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The Louis Vuitton Of Tile

BackgroundTile Shop Holdings, (TTS) is a tile retailer that went public in September of 2012. Since then, it has benefited form the markets re infatuation with anything housing related and currently trades at a ridiculous 26x EV/EBITDA. In the past month the share price has declined 29% due to an earnings miss and allegations by short seller, Infitialis, research that the company's products contain hazardous amounts of lead. After reading Infitialis' otherwise excellent report, and hearing the company's response on the most recent earnings call; I deem it unlikely that any action by regulators will be forthcoming. With that in mind, I wrote this article to demonstrate that, even without the threat of poisoning its customers, Tile Shop has issues that, from an investor perspective, are just as poisonous as lead. These include, a fundamentally flawed business model, an overleveraged capital structure, aggressive expansion strategy, declining insider ownership, management misconduct, and oversight failures all packed into a company that is overvalued in even the rosiest scenario imaginable.

Model"Everyone sort of lives with their rulers in the past and doesn't look at coming changes." Stanley Druckenmiller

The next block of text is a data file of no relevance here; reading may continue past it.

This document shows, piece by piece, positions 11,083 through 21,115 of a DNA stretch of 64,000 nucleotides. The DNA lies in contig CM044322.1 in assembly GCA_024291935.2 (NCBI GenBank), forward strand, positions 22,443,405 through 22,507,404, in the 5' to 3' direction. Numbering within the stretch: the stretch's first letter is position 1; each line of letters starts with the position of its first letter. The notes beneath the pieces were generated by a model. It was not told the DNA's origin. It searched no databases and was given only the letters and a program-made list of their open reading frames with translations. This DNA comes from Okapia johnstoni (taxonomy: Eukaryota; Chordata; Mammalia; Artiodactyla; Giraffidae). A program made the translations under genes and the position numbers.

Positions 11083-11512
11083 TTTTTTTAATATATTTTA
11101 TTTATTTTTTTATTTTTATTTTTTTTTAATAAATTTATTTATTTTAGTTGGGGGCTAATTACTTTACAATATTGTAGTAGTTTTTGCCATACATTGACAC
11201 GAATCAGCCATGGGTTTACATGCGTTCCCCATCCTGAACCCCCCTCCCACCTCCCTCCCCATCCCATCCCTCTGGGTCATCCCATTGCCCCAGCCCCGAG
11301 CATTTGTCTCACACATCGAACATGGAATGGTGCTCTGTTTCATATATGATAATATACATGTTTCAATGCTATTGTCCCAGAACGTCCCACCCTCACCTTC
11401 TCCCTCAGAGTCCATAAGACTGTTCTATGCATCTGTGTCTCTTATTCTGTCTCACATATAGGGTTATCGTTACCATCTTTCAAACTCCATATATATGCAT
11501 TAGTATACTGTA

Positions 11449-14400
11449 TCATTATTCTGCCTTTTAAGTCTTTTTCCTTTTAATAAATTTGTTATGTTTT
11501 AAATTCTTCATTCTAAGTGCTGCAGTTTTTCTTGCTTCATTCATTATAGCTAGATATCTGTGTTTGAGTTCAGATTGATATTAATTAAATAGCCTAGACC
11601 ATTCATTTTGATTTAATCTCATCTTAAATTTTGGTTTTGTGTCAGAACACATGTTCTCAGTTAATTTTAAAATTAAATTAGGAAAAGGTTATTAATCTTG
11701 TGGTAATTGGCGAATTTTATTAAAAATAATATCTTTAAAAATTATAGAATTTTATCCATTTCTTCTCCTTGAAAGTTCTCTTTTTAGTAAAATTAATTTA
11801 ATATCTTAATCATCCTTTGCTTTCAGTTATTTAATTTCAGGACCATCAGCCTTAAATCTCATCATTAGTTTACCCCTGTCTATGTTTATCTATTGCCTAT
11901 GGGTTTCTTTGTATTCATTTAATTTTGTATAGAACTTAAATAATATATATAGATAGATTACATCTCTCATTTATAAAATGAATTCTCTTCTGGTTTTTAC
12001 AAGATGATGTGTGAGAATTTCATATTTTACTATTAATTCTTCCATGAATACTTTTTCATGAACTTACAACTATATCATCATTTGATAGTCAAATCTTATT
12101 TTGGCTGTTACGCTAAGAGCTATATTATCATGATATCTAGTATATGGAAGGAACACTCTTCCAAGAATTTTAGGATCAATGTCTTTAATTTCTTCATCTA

TTS exhibits gross margins close to 75% this is simply not sustainable. The biggest reasons for this are that tile is by and large a commodity product, and retailing it is a business with low barriers to entry. Home Depot (HD), Lowes (LOW) and smaller competitors can just as easily buy it from vendors, and sell it for cheaper. But even if it wasn't a commodity product, the company's margins are way higher than those of other national retailers that sell highly differentiated goods. For instance, Apple sports a gross margin of around 40%, and remember, they invented the iPhone! Other premium brands with lower gross margins include Coach 72%, Lulu Lemon 50%, and Abercrombie Fitch 62%. TTS isn't selling Gucci loafers or Louis Vuitton bags, and its margins will come to reflect that as it tries to become a national franchise. based Top Tiles (TPT), and achieve a 60% gross, a margin that would leave TTS firmly on the wrong side of profitability.